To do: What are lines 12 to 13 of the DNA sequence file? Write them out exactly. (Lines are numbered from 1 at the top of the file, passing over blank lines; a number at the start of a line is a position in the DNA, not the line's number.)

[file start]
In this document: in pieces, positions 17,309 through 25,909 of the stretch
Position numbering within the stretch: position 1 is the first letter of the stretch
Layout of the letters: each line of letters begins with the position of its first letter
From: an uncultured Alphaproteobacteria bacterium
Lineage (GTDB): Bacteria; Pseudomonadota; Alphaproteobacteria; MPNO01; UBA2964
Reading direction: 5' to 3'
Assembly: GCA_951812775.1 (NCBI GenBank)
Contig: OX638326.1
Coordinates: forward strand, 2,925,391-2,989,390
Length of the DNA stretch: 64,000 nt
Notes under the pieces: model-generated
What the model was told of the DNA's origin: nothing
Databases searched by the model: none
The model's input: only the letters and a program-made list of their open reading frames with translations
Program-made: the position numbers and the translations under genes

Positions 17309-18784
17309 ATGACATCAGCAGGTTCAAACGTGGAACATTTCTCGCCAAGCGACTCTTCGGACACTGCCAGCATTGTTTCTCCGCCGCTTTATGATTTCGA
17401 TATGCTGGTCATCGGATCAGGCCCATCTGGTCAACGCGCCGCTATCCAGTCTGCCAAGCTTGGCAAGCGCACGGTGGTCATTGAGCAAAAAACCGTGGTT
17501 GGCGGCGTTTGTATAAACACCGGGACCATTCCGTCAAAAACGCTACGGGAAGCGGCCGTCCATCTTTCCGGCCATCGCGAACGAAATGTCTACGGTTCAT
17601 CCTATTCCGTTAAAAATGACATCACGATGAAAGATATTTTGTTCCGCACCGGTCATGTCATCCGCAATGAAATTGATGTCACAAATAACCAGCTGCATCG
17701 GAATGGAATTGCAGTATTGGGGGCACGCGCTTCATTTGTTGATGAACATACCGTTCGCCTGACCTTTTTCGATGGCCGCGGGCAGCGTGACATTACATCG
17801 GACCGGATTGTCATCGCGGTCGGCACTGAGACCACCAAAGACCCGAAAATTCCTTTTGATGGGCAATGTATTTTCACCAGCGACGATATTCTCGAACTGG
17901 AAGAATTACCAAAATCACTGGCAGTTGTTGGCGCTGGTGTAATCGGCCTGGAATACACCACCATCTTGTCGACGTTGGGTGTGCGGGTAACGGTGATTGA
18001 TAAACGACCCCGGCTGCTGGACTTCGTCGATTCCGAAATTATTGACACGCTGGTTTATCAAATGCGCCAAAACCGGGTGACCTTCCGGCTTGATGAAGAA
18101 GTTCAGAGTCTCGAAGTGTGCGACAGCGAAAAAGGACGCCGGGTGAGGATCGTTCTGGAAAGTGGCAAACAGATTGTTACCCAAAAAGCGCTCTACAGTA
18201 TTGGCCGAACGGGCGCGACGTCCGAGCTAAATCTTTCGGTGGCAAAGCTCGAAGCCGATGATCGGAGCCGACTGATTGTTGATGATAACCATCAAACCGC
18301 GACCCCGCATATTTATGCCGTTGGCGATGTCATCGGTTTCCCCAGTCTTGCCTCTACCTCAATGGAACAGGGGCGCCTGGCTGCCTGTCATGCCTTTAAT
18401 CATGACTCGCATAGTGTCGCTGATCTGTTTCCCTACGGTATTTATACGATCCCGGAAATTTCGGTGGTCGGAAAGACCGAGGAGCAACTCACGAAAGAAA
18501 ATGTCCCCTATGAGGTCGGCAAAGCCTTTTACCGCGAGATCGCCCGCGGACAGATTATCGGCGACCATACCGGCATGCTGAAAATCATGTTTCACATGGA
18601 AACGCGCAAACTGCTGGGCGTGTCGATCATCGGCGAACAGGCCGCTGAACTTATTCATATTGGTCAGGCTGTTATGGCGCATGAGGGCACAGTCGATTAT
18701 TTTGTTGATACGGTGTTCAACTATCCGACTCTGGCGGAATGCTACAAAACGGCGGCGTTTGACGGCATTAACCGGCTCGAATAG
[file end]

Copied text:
What the model was told of the DNA's origin: nothing
Databases searched by the model: none